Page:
A question clients always ask about bankruptcy: can i keep my home? I understand that the thought of losing everything that you have worked for is terrifying. Yet surprisingly, very few of my clients lose their home (or any property) after filing bankruptcy. Here’s why:
If we decide that Chapter 7 bankruptcy is the best option for you, consider that in 2010 over 1 million Chapter 7 bankruptcies were filed, yet in over 94% percent of the cases the debtor didn’t lose their home (source). The reason is that the Bankruptcy Code provides for protections (called exemptions) for your property up to a certain value depending on the type of property it is. In addition, you only need to protect the value of your property that is greater than the amount you owe on it.
For example, as a single Chapter 7 bankruptcy filer, in Michigan you can protect almost $23,000.00 of your home’s value. If your house is worth $110,000.00 and you have a $100,000.00 mortgage, you only need to protect the $10,000.00 value above your mortgage.
In addition, there are exemptions for household goods, furnishings, clothing, vehicles and and several others items. And some of your property is completely protected like 401K retirement accounts that are exempt from taxation.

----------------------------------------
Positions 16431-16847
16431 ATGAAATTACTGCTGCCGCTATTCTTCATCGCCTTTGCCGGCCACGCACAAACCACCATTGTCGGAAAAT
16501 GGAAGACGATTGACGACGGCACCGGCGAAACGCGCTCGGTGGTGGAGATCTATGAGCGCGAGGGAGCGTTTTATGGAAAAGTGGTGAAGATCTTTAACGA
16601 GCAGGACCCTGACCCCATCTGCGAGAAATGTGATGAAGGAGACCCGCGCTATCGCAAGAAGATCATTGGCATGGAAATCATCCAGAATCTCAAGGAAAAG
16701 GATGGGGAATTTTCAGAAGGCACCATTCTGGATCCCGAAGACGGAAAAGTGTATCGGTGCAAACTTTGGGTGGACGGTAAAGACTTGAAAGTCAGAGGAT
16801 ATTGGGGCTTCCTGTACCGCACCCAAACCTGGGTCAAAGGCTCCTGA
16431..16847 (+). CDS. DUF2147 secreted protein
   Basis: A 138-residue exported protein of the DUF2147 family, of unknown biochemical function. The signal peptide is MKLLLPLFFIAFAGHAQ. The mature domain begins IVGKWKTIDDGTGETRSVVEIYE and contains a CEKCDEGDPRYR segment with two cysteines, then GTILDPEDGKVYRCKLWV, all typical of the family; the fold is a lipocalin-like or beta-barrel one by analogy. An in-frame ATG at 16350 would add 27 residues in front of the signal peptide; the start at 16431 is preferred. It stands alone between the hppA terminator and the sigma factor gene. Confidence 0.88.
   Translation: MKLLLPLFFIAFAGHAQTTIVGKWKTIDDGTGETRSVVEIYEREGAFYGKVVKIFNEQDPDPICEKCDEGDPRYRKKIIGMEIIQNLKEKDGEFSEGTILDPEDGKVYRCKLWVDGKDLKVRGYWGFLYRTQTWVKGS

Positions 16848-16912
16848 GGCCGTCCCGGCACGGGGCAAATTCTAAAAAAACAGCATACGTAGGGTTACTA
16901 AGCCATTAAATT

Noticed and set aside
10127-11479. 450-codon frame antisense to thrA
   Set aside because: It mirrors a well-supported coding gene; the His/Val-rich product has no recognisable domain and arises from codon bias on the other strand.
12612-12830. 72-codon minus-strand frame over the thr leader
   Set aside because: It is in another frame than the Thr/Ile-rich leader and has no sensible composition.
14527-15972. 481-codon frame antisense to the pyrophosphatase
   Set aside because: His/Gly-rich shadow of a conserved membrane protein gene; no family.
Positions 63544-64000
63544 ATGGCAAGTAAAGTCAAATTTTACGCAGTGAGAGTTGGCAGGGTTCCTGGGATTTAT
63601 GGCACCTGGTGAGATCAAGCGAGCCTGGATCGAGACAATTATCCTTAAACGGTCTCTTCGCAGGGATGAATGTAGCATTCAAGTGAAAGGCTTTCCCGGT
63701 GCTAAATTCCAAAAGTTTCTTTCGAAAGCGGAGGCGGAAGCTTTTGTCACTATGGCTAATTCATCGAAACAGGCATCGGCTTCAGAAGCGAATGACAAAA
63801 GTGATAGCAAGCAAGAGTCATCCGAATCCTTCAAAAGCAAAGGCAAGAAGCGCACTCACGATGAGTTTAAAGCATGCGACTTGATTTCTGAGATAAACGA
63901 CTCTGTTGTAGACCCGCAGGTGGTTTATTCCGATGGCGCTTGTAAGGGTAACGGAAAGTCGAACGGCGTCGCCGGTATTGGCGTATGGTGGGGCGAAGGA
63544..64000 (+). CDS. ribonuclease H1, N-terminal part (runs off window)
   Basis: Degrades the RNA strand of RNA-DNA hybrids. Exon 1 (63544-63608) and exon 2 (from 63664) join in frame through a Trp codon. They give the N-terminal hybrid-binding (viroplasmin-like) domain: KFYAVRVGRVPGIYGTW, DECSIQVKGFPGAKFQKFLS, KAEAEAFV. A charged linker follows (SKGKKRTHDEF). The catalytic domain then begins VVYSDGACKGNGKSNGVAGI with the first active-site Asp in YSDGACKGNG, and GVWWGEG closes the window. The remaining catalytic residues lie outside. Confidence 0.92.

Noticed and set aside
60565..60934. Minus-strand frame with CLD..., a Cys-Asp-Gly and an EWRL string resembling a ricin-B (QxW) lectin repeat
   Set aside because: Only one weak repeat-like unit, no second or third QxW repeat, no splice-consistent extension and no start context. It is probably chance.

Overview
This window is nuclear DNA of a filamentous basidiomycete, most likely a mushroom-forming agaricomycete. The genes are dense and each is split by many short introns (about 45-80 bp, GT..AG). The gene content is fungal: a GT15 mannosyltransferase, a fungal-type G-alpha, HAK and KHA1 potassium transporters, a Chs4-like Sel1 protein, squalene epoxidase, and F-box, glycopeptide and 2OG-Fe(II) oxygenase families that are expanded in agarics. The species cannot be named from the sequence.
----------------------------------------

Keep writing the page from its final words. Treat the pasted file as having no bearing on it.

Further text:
So what happens if you are one of the minority of people with property that cannot be protected? If you have money left over in your monthly budget that you can pay to the trustee, you have two options:
1. If you have enough left over that you can pay the Chapter 7 trustee the portion that you can’t protect, the trustee will typically prefer payments instead of the hassle of trying to sell your property.
2. If you have money in your monthly budget to pay to the trustee, but not enough to repay it in 12 – 18 months, you could file a Chapter 13 bankruptcy, and take up to 5 years to pay off the unprotected amount.
If you can’t repay your debt through either one of these options, you can consider surrendering the property to the trustee. All of these options should be discussed with an experienced bankruptcy attorney, as there are many variables to consider, including familiarity with the trustees in your jurisdiction.